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Factcheck: Was Akufo-Addo’s WHO ‘discharge’ policy claim misleading?



In a televised broadcast to the nation on Sunday June 21, 2020 President Nana Addo Dankwa Akufo-Addo claimed Ghana’s COVID-19 recovered cases had seen more than a 100% increase.

According to him, this was based on a new ‘discharge/recovery’ policy meted out by the World Health Organisation (WHO) and adopted by Ghana despite the policy being revised.

But how can the two policies be the same when the Director of the Ghana Health Service, Dr Patrick Kuma Aboagye in a public health briefing explained the two; ‘discharge/recoveries’ policies were in fact not the same?


The President in his address noted: “As at Saturday, 20th June, the total number of positives, cumulatively, stands at fourteen thousand, and one hundred and fifty-four (14,154), out of the two hundred and seventy thousand, three hundred (270,300) tests conducted. Under the revised policy, five thousand, nine hundred and twenty-five (5,925) persons have recovered and been discharged. This brings the total number of recoveries to ten thousand, four hundred and seventy-three (10,473). The number of active cases is, thus, three thousand, five hundred and ninety-six (3,596).”

Akufo-Addo added the Ghana Health Service (GHS) declared the infected COVID-19 persons as “recovered” based on the new “discharge/recovery” policy of the WHO.

The president said, “After three (3) weeks of analysing and studying this update and recommendation and situating it in the Ghanaian context, in line with the admonition by WHO to Member States, this new patient discharge/recovery policy has now been adopted by Ghana, as have some countries in the European Union, Singapore, India, Malaysia, Hong Kong, and in Dubai.”

However, the President’s claim that the number of persons discharged after being declared “recovered” based on the new WHO policy, is a rather misleading one towards the fight against the pandemic.


Checks by GhanaWeb on the WHO’s policy as quoted by the President is that for “discharge” and not for “recovery”.

Per the records on the WHO’s website, the policy for “discharge” was that of a previous one published on January 12, 2020 involving a different “recovery” policy at the time.

It is also not new that the WHO has been inconsistent with some of its policies and guidelines since the emergence of the Coronavirus pandemic.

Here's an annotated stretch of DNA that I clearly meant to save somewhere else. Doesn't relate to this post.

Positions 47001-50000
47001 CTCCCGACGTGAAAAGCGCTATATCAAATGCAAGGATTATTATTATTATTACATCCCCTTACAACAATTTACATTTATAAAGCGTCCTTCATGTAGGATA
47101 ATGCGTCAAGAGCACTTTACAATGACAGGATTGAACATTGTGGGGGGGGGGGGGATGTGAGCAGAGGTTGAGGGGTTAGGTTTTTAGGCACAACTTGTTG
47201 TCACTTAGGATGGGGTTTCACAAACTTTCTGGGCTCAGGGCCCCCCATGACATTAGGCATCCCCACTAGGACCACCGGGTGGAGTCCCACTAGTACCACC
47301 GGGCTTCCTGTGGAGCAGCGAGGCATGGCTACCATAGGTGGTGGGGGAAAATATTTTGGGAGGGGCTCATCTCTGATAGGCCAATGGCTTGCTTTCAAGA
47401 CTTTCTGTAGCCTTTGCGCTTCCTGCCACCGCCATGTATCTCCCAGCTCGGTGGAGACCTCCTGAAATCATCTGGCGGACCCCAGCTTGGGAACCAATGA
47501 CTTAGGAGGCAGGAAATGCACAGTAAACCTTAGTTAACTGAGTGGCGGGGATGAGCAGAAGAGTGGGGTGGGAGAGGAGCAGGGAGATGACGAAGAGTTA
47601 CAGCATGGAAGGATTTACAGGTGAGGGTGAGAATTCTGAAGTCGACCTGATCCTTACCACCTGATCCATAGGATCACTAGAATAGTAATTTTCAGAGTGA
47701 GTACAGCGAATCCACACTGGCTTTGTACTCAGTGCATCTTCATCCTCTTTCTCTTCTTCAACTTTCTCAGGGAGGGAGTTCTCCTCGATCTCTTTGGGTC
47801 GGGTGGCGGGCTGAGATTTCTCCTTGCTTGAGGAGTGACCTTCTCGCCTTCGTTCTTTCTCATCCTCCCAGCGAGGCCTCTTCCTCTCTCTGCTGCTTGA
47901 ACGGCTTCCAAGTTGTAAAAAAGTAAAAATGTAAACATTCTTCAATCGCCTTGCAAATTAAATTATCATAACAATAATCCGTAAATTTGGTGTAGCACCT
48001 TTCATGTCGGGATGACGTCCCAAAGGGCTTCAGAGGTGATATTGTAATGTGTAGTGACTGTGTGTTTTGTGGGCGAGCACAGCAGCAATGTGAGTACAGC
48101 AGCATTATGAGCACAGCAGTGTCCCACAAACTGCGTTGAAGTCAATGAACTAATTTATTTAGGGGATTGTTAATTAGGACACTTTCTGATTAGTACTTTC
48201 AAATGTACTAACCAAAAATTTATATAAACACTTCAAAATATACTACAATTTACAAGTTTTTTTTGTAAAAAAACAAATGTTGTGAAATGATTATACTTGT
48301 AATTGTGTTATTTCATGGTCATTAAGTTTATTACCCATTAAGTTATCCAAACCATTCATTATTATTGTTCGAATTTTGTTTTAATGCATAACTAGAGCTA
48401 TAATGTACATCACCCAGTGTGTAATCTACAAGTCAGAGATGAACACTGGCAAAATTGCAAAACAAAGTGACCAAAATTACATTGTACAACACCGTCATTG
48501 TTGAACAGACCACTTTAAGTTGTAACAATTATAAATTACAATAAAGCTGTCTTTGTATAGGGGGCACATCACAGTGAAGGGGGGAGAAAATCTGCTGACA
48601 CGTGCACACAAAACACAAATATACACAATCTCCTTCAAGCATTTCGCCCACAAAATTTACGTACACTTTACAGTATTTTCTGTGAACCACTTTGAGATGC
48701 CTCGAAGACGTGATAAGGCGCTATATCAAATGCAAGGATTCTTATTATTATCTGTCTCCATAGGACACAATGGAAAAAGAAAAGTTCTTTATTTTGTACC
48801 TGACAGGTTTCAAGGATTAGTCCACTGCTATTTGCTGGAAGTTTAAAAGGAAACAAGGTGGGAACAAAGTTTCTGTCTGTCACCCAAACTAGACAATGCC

The WHO, in a previous update of its initial “discharge/recovery” policy explained that; “to declare an infected COVID-19 patient recovered, it required that a person who tested positive for the virus should have two consecutive, negative tests before you are declared as having recovered.”

The guidelines for recoveries by the WHO further explained; “The initial recommendation to confirm clearance of the virus, and thus allow discharge from isolation, required a patient to be clinically recovered and to have two negative RT-PCR results on sequential samples taken at least 24 hours apart.”

Meanwhile, on June 17, 2020, the WHO, per a policy document it released on its website titled “Criteria for releasing COVID-19 patients from isolation”, indicated the policy did not require people to recover or be tested twice before they are released from isolation or discharged from the hospital.

In the document found on the WHO’s site, the word “recovered” is mentioned only twice and is, in both cases referring to the previous policy and not this new one as asserted by President Akufo-Addo.

However, the word “recovery” is not used at all in the WHO policy.

Per the policy document, “discharge”, “discharging” or “discharged” are mentioned 13 times and “release/releasing” (from isolation) is mentioned six (6) times. The policy (discharge) is actually a shift away from the “recovery” policy.

For this purpose, COVID-19 patients are no longer tested to ensure that they are negative before being discharged, according to the WHO’s policy.

The WHO said the new criteria for discharging patients are as follows:

• For symptomatic patients: 10 days after symptom onset, plus at least 3 additional days without symptoms (including without fever and without respiratory symptoms).

• For asymptomatic cases: 10 days after positive test for SARS-CoV-2.

The WHO adds that it came to revise its previous policy because of problems associated with the previous recovery policy.

These are as follows:

• Long periods of isolation for individuals with prolonged viral RNA detection after resolution of symptoms, affecting individual well-being, society, and access to healthcare.

• Insufficient testing capacity to comply with initial discharge criteria in many parts of the world.

• Prolonged viral shedding around the limit of detection, having negative results followed by positive results, which unnecessarily challenges trust in the laboratory system.

Additionally, the WHO’s new policy says those who are discharged after the specified number of days without testing can still be positive for the virus but claims their chances of spreading it are slight.


Per the findings therefore, it is rather misleading for President Nana Akufo Addo Dankwa Akufo-Addo to claim the discharge policy was a “recovery” policy.

It is also worrying that Ghana proceeded to adopt the use of the policy as the basis for declaring a large number of COVID-19 patients as “recovered” without conducting a second test to conclude their status, therefore rendering them discharged and not recovered.

Public Health experts have argued the number of persons discharged from the case count must not be subtracted from the total number of positive cases.

This is due to the high infection rate of the COVID-19 virus.


Source: www.ghanaweb.com

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